A committee headed by the Maharashtra energy secretary Ajoy Mehta has observed that massive power outage took place on September 2 in Mumbai which he said was due to technical snag at the Tata Power’s unit 5 (500 MW) at the Trombay plant. However, the committee, which is to submit its report to the state government by Monday, has clearly noted that had the utilities completed the transmission network strengthening in Greater Mumbai in a time bound manner, it would have helped power evacuation from other parts of the state and country.
Further, the committee, which has sourced the necessary backup data from the state load dispatch centre (SLDC), has made a strong case for generation capacity addition to meet the increasing power requirement in the city and also exploring options such as roof top solar projects and power generation based on solid waste management.
Sources in the know told Business Standard ”Based on the SLDC data, the committee has noted that the technical fault led to tripping of Tata Power’s unit five at the Trombay plant. However, transmission constraints impacted evacuation of power from the grid which would have provided relief to the consumers. There will not be witch hunting but it is committee’s attempt to see that Mumbai’s pre eminence as the commercial and financial capital is maintained with an uninterrupted and reliable power supply.”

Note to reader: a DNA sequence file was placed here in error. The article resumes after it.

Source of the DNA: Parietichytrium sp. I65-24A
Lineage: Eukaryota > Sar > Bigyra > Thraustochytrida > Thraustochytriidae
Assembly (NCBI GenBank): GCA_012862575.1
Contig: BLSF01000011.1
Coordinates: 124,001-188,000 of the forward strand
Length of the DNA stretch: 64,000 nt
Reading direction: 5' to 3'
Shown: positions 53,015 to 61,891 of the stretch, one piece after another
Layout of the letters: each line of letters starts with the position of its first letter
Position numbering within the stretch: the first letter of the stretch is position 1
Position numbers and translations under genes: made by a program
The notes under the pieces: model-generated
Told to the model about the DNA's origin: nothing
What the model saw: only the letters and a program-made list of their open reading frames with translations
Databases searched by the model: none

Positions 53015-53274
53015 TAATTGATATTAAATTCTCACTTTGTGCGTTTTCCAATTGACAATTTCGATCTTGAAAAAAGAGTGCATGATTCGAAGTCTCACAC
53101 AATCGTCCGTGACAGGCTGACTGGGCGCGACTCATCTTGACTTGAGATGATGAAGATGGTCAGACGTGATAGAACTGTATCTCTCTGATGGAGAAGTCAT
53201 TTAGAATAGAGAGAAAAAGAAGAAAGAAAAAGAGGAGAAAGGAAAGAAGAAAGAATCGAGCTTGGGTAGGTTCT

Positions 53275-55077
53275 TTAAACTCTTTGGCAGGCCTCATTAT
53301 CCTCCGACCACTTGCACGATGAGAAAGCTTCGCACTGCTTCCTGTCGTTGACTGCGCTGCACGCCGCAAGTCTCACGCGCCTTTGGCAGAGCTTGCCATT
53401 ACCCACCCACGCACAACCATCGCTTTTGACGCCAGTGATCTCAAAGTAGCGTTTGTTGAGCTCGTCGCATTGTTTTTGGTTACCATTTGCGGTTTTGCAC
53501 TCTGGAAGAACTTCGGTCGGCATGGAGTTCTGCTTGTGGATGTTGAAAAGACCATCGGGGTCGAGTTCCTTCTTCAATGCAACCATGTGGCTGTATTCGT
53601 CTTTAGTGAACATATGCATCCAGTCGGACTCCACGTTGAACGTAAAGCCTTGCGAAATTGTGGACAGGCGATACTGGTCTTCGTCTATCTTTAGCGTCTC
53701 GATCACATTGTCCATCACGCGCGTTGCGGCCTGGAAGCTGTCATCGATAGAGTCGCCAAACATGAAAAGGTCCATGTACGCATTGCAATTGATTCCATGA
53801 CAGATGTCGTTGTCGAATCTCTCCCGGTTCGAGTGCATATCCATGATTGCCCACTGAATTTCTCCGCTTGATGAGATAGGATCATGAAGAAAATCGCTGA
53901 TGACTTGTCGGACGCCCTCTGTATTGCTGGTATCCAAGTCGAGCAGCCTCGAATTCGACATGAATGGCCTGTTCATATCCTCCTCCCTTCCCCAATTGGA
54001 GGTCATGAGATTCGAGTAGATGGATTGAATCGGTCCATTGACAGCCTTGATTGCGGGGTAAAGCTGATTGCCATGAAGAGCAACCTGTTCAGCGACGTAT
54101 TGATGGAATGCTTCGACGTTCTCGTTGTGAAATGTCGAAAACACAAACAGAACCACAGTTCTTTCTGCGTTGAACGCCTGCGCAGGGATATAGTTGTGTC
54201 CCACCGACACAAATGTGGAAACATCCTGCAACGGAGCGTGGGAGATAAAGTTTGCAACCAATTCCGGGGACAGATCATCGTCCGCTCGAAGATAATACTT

The committee was formed by the state cabinet at its meeting held on September 3. The state cabinet had expressed serious concern over power outage asking the committee to look into the causes and recommend short and long term measures. Mumbai’s peak load has already moved to 3350 MW against the connected generation of only 2500 MW. Tata Power, Reliance Infrastructure, BrihanMumbai Electric Supply & Transport (BEST) and state-run Maharashtra State Electricity Distribution Company (MahaVitaran) are supplying power to Mumbaikars.
Moreover, the committee has suggested that distribution utilities can explore an option of reaching an arrangement with MahaVitaran for the power supply from state grid. ”However, for that to happen, upgradation and strengthening of transmission network is key,” sources said.
Ashok Pendse, consumer representative at the Maharashtra Electricity Regulatory Commission (MERC) shared the committee’s observations. ”Unless and until we are in a position to strengthen the transmission network whereby the additional power can be brought in Mumbai, the sword will keep on hanging on Mumbai’s head. At present, almost 1,000 to 1,200 MW is the deficit. Even if Tata Power’s unit 6 is converted into coal its capacity will be 250 MW,” Pendse noted. He however, suggested that the government will have to expeditiously address the issues relating to right of the way and various clearance which will have way for the utilities to strengthen transmission network.